Ostara: Occurring at the spring equinox, around March 21st, Ostara marks the beginning of true, astronomical spring, when snow and ice make way for green. As such, it is a fire and fertility festival, celebrating the return of the Sun, the God and the fertility of the Earth (the Goddess).

Pagan: From the Latin Paganus, country dweller. Today used as a general term for followers of Wicca and other magickal, shamanistic and polytheistic religions. Naturally, Christians have their own peculiar definition of this word. It can be interchanged with Neo-Pagan.

Pathworking: Astral projecting through the Tree of Life in order to meet and communicate with non-physical spiritual entities. A highly advanced technique, most of what is described as "pathworking" today is actually nothing more than guided visualization.

Pendulum: A divinatory device consisting of a string attached to a heavy object, such as a quartz crystal, root or ring. The free end of the string is held in the hand, the elbow steadied against a flat surface, and a question is asked. The movement of the heavy object's swing determines the answer. A rotation indicates yes or positive energy. A back and forth swing signals the opposite. (There are many methods of deciphering the pendulum's movements; use those that work best for you.) It is a tool which contacts the psychic mind.

Pentacle: A ritual object (usually a circular piece of wood, metal, clay, etc.) upon which a five pointed star (Pentagram) is inscribed, painted or engraved. It represents the Element of Earth. The words "pentagram" and "pentacle" are not interchangeable, though they understandably cause some confusion.

Pentagram: An interlaced five-pointed star (one point at its top) that has long been used as a protective device. Today the pentagram is also associated with the element of earth and with Wicca. It has no evil associations.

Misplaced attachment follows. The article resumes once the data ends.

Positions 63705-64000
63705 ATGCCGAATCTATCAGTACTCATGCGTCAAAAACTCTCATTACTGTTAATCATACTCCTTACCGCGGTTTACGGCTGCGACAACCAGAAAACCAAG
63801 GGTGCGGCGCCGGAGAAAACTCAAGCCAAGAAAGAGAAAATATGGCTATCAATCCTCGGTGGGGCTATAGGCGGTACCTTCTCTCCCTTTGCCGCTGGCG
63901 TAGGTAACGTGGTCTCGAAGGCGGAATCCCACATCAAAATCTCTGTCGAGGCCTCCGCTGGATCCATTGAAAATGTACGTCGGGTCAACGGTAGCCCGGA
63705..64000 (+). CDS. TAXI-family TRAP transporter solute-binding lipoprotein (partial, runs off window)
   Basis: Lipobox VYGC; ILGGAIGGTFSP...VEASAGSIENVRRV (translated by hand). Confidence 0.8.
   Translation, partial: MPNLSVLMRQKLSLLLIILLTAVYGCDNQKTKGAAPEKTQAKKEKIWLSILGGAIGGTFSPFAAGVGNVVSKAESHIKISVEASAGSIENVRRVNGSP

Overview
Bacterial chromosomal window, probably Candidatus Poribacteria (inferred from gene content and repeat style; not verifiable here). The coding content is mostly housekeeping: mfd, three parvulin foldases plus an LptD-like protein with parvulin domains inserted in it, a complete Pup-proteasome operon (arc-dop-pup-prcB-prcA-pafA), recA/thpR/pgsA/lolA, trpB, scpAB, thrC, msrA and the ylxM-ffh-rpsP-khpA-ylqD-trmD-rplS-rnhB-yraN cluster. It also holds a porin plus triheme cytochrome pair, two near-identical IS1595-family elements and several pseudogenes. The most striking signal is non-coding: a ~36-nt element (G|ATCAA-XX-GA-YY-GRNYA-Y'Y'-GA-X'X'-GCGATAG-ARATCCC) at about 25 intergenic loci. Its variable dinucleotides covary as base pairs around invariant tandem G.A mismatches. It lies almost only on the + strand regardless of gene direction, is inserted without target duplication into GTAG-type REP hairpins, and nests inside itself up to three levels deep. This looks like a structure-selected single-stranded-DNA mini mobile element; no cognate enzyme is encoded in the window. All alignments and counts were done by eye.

Personal Power: That energy which sustains our bodies. It ultimately originates from the Goddess and God (or, rather, the power behind Them). We first absorb it from our biological mothers within the womb and, later, from food, water, the Moon and Sun and other natural objects. We release personal power during stress, exercise, sex, conception and childbirth. Magick is often a movement of personal power for a specific goal.

Polarity: The concept of equal, opposite energies. The Eastern yin/yang is a perfect example. Yin is cold; yang is hot. Other examples of polarity: Goddess/God, night/day, Moon/Sun, birth/death, dark/light, psychic mind/conscious mind. Universal balance.

Prayer: The act of focusing one's attention on deity and engaging in communication. In Wicca, prayer is directed to the Goddess and God (or sometimes, to one)

The Projective Hand: The hand that is normally used for manual activities such as writing, peeling apples and dialing telephones is symbolically thought to be the point at which personal power is sent from the body. In ritual, personal power is visualized as streaming out from the palm or fingers of the hand for various magickal goals. This is also the hand in which tools such as the Athame and wand are held. Ambidextrous persons simply choose which hand to utilize for this purpose.

Psychic Attack: An attack on a person using magickal or psychic methods. In reality they are very rare, almost non-existent. When they do they are usually caused by a current of anger or rage and hit you at your "weakest link."

Psychic Awareness: The act of being consciously psychic, in which the psychic mind and the conscious mind are linked and working in harmony.